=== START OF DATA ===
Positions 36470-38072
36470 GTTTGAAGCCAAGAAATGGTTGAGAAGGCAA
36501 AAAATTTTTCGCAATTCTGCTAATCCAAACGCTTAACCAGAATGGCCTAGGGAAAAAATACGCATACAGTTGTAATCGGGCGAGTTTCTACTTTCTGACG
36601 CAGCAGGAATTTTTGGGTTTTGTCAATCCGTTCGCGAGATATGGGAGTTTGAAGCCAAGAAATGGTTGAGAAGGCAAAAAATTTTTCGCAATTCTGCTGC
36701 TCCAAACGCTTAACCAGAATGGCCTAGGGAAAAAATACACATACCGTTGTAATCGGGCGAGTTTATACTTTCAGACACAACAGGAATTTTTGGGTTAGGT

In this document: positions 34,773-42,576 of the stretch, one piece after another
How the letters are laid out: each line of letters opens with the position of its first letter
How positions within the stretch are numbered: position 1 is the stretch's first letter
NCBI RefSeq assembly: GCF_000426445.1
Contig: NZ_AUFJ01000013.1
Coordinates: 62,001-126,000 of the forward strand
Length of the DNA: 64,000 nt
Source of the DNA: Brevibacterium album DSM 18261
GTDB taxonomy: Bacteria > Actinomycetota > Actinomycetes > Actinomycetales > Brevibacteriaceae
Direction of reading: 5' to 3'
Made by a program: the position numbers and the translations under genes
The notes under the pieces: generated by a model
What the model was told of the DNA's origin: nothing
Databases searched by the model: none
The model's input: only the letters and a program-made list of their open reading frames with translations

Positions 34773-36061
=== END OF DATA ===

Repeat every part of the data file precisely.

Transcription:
Positions 36470-38072
36470 GTTTGAAGCCAAGAAATGGTTGAGAAGGCAA
36501 AAAATTTTTCGCAATTCTGCTAATCCAAACGCTTAACCAGAATGGCCTAGGGAAAAAATACGCATACAGTTGTAATCGGGCGAGTTTCTACTTTCTGACG
36601 CAGCAGGAATTTTTGGGTTTTGTCAATCCGTTCGCGAGATATGGGAGTTTGAAGCCAAGAAATGGTTGAGAAGGCAAAAAATTTTTCGCAATTCTGCTGC
36701 TCCAAACGCTTAACCAGAATGGCCTAGGGAAAAAATACACATACCGTTGTAATCGGGCGAGTTTATACTTTCAGACACAACAGGAATTTTTGGGTTAGGT

In this document: positions 34,773-42,576 of the stretch, one piece after another
How the letters are laid out: each line of letters opens with the position of its first letter
How positions within the stretch are numbered: position 1 is the stretch's first letter
NCBI RefSeq assembly: GCF_000426445.1
Contig: NZ_AUFJ01000013.1
Coordinates: 62,001-126,000 of the forward strand
Length of the DNA: 64,000 nt
Source of the DNA: Brevibacterium album DSM 18261
GTDB taxonomy: Bacteria > Actinomycetota > Actinomycetes > Actinomycetales > Brevibacteriaceae
Direction of reading: 5' to 3'
Made by a program: the position numbers and the translations under genes
The notes under the pieces: generated by a model
What the model was told of the DNA's origin: nothing
Databases searched by the model: none
The model's input: only the letters and a program-made list of their open reading frames with translations

Positions 34773-36061